Targeting Social Protection: How to Reach Those in Need

Social protection policies and programs help individuals and families escape poverty, manage risks, and improve resilience and opportunity. Prioritizing poorer households in social protection programs often can generate more progress on reducing poverty and inequality and improving other dimensions of welfare such as human capital. But how do social protection measures reach those most in need? How do policy makers differentiate eligibility and benefits among people, commonly known as targeting?

A new World Bank publication, “Revisiting Targeting in Social Assistance: A New Look at Old Dilemmas”, aims to refresh and update the current discussions about the benefits and costs of social protection targeting as well as pros and cons of various targeting methods. It also sheds light on the valuable role of targeted social protection interventions in helping achieve Universal Social Protection. It highlights that there is no single targeting method that fits every situation and robust social protection delivery systems remain critical to improving access to social assistance, minimizing costs and stigma, and facilitating crisis responses. The report also found that advances in technology—ICT, big data, and machine learning—can improve the accuracy in targeting, but better data is more important than greater sophistication in data use.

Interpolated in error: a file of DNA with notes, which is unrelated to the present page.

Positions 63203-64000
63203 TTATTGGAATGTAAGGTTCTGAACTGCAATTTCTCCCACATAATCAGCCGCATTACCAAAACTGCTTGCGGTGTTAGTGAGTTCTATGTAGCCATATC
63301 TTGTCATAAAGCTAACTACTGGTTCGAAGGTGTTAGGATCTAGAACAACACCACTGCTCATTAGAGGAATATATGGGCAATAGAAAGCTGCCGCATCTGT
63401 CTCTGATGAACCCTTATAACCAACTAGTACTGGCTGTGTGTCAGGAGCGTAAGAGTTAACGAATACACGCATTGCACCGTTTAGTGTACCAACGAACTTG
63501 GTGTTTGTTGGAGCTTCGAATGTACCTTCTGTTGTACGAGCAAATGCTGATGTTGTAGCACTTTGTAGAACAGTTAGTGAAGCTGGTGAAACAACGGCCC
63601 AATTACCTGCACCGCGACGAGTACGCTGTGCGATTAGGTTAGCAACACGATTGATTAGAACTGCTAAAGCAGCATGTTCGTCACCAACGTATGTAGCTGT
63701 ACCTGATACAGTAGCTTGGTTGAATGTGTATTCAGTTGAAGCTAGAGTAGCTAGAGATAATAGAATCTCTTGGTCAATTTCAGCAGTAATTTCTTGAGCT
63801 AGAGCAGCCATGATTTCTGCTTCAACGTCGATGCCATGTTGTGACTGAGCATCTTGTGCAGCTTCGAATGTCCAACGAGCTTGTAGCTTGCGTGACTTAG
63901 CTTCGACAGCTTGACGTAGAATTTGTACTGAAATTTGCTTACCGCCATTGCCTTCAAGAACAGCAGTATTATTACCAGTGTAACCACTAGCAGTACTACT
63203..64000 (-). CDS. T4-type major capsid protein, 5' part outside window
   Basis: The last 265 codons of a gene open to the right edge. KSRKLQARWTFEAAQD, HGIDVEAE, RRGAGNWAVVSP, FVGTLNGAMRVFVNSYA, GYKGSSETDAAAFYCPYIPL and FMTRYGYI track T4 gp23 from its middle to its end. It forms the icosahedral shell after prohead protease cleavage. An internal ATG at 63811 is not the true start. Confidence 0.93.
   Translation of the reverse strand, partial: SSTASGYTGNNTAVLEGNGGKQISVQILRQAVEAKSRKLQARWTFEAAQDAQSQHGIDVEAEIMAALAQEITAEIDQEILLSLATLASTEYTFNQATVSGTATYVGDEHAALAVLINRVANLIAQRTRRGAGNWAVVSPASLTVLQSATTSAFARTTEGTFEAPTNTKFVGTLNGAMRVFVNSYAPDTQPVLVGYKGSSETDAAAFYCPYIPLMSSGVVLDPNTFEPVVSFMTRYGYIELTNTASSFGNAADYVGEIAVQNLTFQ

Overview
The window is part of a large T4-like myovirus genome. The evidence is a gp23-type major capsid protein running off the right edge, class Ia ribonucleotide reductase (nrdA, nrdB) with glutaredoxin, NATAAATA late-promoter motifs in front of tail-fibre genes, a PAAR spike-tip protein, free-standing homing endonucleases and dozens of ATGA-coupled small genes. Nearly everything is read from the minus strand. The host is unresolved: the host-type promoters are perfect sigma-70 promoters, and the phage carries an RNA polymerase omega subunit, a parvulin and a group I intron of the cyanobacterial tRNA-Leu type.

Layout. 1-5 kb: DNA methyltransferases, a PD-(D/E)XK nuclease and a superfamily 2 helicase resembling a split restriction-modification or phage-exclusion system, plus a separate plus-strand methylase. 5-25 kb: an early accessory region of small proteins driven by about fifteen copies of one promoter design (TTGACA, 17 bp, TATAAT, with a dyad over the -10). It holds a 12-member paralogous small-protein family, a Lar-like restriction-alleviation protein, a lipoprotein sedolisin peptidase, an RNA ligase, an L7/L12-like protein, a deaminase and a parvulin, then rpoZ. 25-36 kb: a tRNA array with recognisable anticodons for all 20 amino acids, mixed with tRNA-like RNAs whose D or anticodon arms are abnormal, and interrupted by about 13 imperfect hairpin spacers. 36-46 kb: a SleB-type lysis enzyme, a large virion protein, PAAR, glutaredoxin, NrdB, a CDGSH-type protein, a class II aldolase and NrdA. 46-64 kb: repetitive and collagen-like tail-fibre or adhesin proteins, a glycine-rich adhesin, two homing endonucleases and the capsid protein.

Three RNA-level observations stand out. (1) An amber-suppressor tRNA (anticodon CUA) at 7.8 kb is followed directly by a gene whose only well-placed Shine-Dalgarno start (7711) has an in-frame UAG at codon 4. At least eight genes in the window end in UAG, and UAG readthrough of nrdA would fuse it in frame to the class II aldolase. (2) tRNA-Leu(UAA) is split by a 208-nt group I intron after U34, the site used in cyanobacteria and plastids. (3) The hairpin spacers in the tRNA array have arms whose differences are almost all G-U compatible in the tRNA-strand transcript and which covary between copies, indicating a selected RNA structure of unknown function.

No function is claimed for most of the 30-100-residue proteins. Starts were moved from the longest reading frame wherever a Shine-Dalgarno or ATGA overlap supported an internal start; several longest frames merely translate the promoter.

Margaret Grosh, Senior Advisor, World Bank
Ousseynou Diop, Director of Single National Registry, General Delegation for Social Protection and National Solidarity, Senegal 
Laura Pabón Alvarado, Director of the Social Development Direction, National Planning Department, Colombia
Rema Hanna, Jeffrey Cheah Professor of South‐East Asia Studies and Chair of the International Development Area, Harvard Kennedy School

Moderator: Michal Rutkowski, Senior Director for Social Protection and Jobs Global Practice, World Bank

You can follow the event on Twitter using #TargetedProtection.